Part three of this formative four-part story by writer Marty Pasko dropped next in the pages of SUPERMAN, and I dutifully picked it up, wanting to find out what would happen wit the mysterious plague, Amalak, Supergirl and all of the hanging business from the preceding issues. I quite enjoyed Pasko’s tenure as the regular SUPERMAN writer, at least partly because his stories were as grounded in emotion as they were in derring-do or pyrotechnics. They were all about how Superman felt, which is the secret to most of the best Superman stories. And I hadn’t realized until looking back at it that Neal Adams had inked this Dick Dillin cover.

For this particular installment, Dan Adkins inked the always-reliable Curt Swan, rather than the stalwart and ever-welcome Bob Oksner. I don’t think it was an improvement. Adkins inks tended towards the clinical to my eye–his line lacked some intangible element of life. 

There’s enough going on here that following the symbolic splash page introducing the story, there’s a two-page recap of all of the essential events. While necessary, in this era of diminishing page counts, this severely curtailed the amount of forward movement we were going to be able to experience in this chapter.

But eventually, we do get back to Amalak and Supergirl. Amalak tells the foredoomed Girl of Steel that, having realized that he can’t beat Superman physically, he intends to crush him psychologically by forcing him into a situation where he has to take a life. Then Amalak moves to execute Supergirl–and his Star-Cannon doesn’t respond. Before taking off with Nam-Ek last issue, Superman surreptitiously used his heat vision to seal its firing chamber. No longer under the gun, it takes Supergirl thirty seconds to knock the Kryptonian Killer out.

Meanwhile, Superman takes Nam-Ek back with him to Central City, where Nam-Ek’s healing horn can aid those stricken with the mysterious plague. While he’s doing that, though, Supergirl grows overconfident, allowing Amalak to get back up and get to his controls, activating an energy warrior to combat her and keep her out of his stringy hair. But as Amalak tells Supergirl that Superman is about to encounter his secret agent in Central City, the one who’s been infecting the populace with the plague (including Lois Lane) and that this will trigger the endgame of his plan, his fused-shut Star-Cannon explodes, detonating the entire ship they’re in.

Having dropped off Nam-Ek, Superman needs to put in an appearance at the Reporter’s Convention again as Clark Kent. But as he encounters young Jamie, more people in the crowd begin to experience symptoms of the virus. Clark once again uses Jamie’s dog as a distraction so that he can get away and become Superman–and then he’s attacked in mid-air by a mysterious flying orange-skinned foe.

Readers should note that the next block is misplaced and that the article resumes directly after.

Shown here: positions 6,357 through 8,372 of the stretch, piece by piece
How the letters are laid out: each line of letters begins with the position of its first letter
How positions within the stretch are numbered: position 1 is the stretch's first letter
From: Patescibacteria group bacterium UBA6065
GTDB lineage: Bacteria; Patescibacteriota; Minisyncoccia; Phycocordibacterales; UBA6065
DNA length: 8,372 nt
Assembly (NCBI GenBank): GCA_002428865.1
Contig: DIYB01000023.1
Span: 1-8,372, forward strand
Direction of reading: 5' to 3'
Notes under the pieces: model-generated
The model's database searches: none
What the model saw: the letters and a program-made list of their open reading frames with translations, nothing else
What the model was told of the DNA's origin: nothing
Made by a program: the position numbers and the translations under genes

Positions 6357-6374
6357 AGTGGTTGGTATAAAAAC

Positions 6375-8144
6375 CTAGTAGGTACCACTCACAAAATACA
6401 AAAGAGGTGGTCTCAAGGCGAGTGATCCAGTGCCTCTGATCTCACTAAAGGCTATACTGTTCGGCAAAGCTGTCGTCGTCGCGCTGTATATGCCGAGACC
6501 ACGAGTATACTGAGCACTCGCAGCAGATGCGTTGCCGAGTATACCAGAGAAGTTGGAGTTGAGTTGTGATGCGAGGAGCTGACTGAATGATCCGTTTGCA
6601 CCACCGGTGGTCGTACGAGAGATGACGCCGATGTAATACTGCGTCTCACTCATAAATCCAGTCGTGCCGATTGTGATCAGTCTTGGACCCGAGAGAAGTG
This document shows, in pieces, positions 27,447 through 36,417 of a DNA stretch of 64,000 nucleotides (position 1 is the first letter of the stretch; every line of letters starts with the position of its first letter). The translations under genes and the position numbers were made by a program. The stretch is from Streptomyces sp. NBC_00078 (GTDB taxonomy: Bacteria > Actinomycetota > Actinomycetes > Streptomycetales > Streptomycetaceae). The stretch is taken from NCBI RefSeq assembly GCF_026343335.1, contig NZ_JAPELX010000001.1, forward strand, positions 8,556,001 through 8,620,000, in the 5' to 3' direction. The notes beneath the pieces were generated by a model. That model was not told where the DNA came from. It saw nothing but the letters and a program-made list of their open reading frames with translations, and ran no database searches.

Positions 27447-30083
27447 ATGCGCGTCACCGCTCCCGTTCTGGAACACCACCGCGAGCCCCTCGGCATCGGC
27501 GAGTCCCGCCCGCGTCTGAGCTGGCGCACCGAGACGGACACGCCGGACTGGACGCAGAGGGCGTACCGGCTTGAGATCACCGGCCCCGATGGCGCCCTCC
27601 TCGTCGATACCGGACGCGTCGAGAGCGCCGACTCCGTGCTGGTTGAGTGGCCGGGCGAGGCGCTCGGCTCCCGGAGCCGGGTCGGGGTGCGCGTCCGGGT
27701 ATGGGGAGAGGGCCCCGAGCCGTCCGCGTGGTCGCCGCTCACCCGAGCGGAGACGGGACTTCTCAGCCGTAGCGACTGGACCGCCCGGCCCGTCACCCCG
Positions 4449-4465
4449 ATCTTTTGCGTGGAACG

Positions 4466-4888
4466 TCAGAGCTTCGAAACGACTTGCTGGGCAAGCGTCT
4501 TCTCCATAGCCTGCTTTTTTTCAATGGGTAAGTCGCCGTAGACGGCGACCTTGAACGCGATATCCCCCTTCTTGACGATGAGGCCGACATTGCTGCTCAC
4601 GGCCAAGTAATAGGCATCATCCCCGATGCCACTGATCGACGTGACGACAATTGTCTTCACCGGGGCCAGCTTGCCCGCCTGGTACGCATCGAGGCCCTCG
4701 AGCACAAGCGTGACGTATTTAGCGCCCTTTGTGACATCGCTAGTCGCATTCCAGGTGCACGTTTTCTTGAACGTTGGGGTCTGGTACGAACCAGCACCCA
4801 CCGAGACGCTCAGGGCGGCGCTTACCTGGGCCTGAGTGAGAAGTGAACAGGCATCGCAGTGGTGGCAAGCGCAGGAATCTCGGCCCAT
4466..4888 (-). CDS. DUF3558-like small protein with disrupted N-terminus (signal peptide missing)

The creature introduces itself in spotty English as Jevik, and tells the Man of Steel that he’s only doing what he’s been told to do. The two superhumans battle it out across the resort where the Convention is being held. At one point, Superman loses sight of Jevik, and is then surprised to see Supergirl waiting for him in the hotel lobby. Sucker! It’s really Jevik, who can change his shape and appearance, and he cold-cocks Superman.

As they battle, Superman discovers that Jevik has the watch that Jamie Lombard’s dog stole from Clark Kent earlier. That means that Jevik has been posing as the dog–and he’s Patient Zero for the spread of the virus! Unfortunately for Superman, just before he can demolish Jevik, Jamie comes upon them and Jevik resumes his dog form–and the confused boy doesn’t understand why Superman is trying to kill his pet, and gets between the Man of Steel and his prey. And at that relatively-passive stand-off point, we To Be Continued out of the issue, with a big blurb promising that next issue, Superman is going to have to kill somebody!

In the back of the issue, after the letters page, there’s a particularly bizarre installment of publisher Jenette Khan’s regular column, in which she seems confused about whether or not the DC books were going to be taking a price hike (they had, shortly before). It certainly feels like it was written in one draft, stream-of-consciousness, without any editing–it’s a messy mess. But she does remember to plug her Dollar Comics initiative some more, so there’s that.(To say nothing about touting how much Gerry Conway and Paul Levitz are adding to and improving Jack Kirby’s NEW GODS saga in the newly-returned series. Spoiler: they didn’t.)

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